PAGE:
Juan David Piedrahíta Cardona gives his perspective on the next steps for the economy
“Over the past eight years, on average the industrial sector has grown only 0.6%, while the overall economy has grown at a rate of 4.2%.” Juan Camilo Restrepo, former minister of Finance and Agriculture commented. Industry, previously forgotten for more than a decade, has now become the government’s focus in an attempt to strengthen the economy.
At the last ANDI (National Business Association of Colombia) General Assembly in Cartagena, the Guild of Colombian Businesspeople presented their roadmap for improving global value chains in Colombia’s industry.
The book “Strategy for a new industrialisation”, delivered by the president of ANDI, Bruce Mac Master, to President Juan Manuel Santos, is a response to this historic moment. Strengthening the industrial sector, in areas such as agriculture, business sub-sectors and Business Process Outsourcing (BPO), will be fundamental for any development of Colombia’s value chains. ANDI hopes that it will inoculate the economy against next year’s projected macroeconomic turbulence.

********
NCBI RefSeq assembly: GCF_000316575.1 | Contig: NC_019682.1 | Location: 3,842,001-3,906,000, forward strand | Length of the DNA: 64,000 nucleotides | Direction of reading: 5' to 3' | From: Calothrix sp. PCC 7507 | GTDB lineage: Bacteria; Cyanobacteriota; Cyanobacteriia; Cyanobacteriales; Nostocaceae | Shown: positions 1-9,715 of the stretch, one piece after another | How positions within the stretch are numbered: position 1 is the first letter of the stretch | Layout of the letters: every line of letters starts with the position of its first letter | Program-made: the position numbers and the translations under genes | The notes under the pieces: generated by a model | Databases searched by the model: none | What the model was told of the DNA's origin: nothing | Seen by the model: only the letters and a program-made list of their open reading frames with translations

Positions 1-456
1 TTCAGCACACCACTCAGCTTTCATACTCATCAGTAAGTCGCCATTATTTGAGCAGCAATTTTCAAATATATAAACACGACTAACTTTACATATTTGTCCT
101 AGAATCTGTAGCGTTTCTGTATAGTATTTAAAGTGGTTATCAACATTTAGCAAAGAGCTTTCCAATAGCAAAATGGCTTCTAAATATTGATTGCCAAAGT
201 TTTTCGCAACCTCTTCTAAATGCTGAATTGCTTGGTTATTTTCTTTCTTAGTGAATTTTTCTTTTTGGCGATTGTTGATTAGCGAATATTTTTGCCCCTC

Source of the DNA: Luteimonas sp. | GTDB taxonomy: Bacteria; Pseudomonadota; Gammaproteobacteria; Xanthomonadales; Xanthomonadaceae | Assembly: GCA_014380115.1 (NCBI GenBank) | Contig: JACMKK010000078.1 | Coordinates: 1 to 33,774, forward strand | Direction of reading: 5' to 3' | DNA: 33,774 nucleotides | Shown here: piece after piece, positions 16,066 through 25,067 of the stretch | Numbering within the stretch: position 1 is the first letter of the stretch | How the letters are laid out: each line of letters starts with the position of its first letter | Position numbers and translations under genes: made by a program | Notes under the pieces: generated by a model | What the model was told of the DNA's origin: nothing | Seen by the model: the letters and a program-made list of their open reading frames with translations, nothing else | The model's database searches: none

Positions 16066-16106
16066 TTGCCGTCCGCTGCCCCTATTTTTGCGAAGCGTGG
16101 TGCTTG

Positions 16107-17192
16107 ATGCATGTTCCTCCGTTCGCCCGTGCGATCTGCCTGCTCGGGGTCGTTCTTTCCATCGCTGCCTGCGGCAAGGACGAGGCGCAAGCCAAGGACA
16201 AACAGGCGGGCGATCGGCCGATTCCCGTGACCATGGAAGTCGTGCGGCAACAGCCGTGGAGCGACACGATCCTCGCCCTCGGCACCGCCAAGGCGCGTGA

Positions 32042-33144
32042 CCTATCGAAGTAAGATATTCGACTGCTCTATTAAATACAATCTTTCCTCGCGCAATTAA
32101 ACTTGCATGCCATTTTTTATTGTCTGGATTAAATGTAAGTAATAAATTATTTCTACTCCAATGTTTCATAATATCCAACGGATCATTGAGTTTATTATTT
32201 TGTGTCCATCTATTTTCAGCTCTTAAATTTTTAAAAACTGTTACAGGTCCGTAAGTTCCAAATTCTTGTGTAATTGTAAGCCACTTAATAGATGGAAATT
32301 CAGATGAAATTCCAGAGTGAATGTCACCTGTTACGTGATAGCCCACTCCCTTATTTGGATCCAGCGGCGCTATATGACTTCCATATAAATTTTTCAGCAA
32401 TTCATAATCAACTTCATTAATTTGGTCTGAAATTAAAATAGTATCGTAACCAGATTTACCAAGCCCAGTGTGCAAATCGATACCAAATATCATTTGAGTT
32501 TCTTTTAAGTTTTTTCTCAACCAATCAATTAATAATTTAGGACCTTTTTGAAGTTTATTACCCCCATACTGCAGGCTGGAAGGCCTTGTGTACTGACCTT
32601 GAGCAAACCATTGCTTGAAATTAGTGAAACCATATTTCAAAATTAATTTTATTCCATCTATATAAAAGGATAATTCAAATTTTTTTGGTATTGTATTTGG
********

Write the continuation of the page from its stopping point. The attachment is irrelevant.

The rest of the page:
South Korea decided to turn to industry over 50 years ago, specialising in set sub-sectors to boost select markets. They successfully turned the country into one of the highest-ranking in terms of GDP per capita in the world. Perhaps we can follow their example – although for Colombia, time is of the essence.
During the past decade, Colombia’s economy was seduced by easy returns from extraction commodities (oil, gas and mining). In 2012, more than 70% of the country’s export basket comprised commodities, at the cost of other sectors.
Colombia’s industrial boom ground to a halt during the second half of 2015 and if the country follows its current trend it will worsen in the first half of 2016, spiralling out of control unless the government adopts new measures to aid the country’s failing economy.
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